- Associated Press - Friday, November 18, 2016

BATON ROUGE, La. (AP) - Fixing flood-damaged homes owned by thousands of elderly or disabled residents would be Louisiana’s first priority under a plan for spending the state’s initial allocation of more than $400 million in federal recovery funds.

Only a fraction of the state’s flood victims can benefit from the spending plan endorsed Friday by a task force formed by Gov. John Bel Edwards.

Edwards’ administration estimates more than 112,000 homes were damaged or destroyed by floods in March and August. Pat Forbes, executive director of the state Office of Community Development, presented task force members with the outline of a spending plan that could only pay for repairing roughly 4,000 homes owned by elderly or disabled residents.

Louisiana was initially allocated $437.8 million in federal grant money. Edwards is seeking a total of $4 billion.

“The reason we know we need more money is because this subset of people is ridiculously inadequate for helping our state recover,” Forbes said. “It is less than an eighth of the amount of money we need to help the people who we estimate need help.”

Forbes said the governor’s office is designing the grant program to help a far broader spectrum of flood victims should Congress approve additional funding.

“When that amount of money grows, the whole thing grows with it,” he said. “If we get all of the money we need, we don’t have to make those prioritization decisions anymore.”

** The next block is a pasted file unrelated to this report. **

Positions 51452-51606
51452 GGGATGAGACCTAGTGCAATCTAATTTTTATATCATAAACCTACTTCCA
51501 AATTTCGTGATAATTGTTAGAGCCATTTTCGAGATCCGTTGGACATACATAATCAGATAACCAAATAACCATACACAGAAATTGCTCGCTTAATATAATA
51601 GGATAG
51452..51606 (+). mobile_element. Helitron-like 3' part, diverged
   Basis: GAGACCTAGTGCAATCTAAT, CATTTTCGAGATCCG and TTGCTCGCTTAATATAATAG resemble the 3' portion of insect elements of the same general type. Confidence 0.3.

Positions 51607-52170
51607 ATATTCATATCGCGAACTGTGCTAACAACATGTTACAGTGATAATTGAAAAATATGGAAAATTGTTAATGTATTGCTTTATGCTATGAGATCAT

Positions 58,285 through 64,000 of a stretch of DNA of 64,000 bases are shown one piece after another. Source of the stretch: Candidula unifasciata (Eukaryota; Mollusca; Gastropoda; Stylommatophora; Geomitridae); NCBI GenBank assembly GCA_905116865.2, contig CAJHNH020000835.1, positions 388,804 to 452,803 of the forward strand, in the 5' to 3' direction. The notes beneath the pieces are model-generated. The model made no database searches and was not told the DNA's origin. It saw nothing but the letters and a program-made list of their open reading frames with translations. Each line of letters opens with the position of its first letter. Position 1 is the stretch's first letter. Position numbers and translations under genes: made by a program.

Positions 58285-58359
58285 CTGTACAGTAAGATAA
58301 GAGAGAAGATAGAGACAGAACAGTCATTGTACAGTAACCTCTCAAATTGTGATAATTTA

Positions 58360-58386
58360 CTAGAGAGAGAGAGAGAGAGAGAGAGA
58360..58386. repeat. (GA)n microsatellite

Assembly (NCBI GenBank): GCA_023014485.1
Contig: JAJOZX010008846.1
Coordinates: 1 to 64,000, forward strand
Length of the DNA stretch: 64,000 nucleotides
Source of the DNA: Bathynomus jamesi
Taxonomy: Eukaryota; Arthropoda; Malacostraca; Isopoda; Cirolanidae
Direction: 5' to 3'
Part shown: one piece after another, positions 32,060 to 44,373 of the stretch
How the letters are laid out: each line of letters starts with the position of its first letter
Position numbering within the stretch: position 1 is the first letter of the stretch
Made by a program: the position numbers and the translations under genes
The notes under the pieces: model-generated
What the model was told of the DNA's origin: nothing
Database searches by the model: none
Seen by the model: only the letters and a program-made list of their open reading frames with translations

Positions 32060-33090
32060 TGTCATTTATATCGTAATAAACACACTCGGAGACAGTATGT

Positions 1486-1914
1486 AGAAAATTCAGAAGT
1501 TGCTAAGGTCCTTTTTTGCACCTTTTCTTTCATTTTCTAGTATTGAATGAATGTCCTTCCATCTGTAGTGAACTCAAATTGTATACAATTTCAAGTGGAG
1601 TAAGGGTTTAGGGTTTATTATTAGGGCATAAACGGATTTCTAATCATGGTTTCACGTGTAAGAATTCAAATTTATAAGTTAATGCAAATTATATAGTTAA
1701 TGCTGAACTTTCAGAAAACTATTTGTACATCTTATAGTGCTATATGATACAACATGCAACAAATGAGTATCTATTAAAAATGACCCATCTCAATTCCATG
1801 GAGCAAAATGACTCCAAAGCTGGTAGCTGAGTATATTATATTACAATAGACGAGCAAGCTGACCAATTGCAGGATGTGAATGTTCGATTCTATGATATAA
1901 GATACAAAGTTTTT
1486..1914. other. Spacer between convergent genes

Edwards is scheduled to travel to Washington on Nov. 30 to advocate for more funds, said Erin Monroe Wesley, the governor’s special counsel.

“We are working hard to encourage Congress that we need this initial money as quickly as possible,” she added.

During Friday’s meeting at the state Capitol, 13 members of the Restore Louisiana Task Force unanimously voted for a resolution that recommends giving priority to grant applicants who are at least 62 years old or disabled, experienced “major” or “severe” damage, meet federal requirements for low- to moderate-income households, didn’t have flood insurance and lived outside of a flood plain.

Edwards’ administration, which crafted the resolution, will submit a detailed plan for the U.S. Department of Housing and Urban Development to review in the coming weeks.

It could take several months for the first round of grant money to begin flowing to homeowners. The average award for each homeowner would be roughly $70,000, according to Forbes.

Lafayette Parish Mayor-President Joel Robideaux, a task force member, said only the “neediest of the needy” would get shares of the initial batch of funding under the administration’s plan. He said officials need to offer hope to others that they also will get government help.

“It’s difficult because we’re excluding so many, but that’s the amount of money we have,” Robideaux said.

Copyright © 2018 The Washington Times, LLC.

The Washington Times Comment Policy

The Washington Times welcomes your comments on Spot.im, our third-party provider. Please read our Comment Policy before commenting.


Click to Read More and View Comments

Click to Hide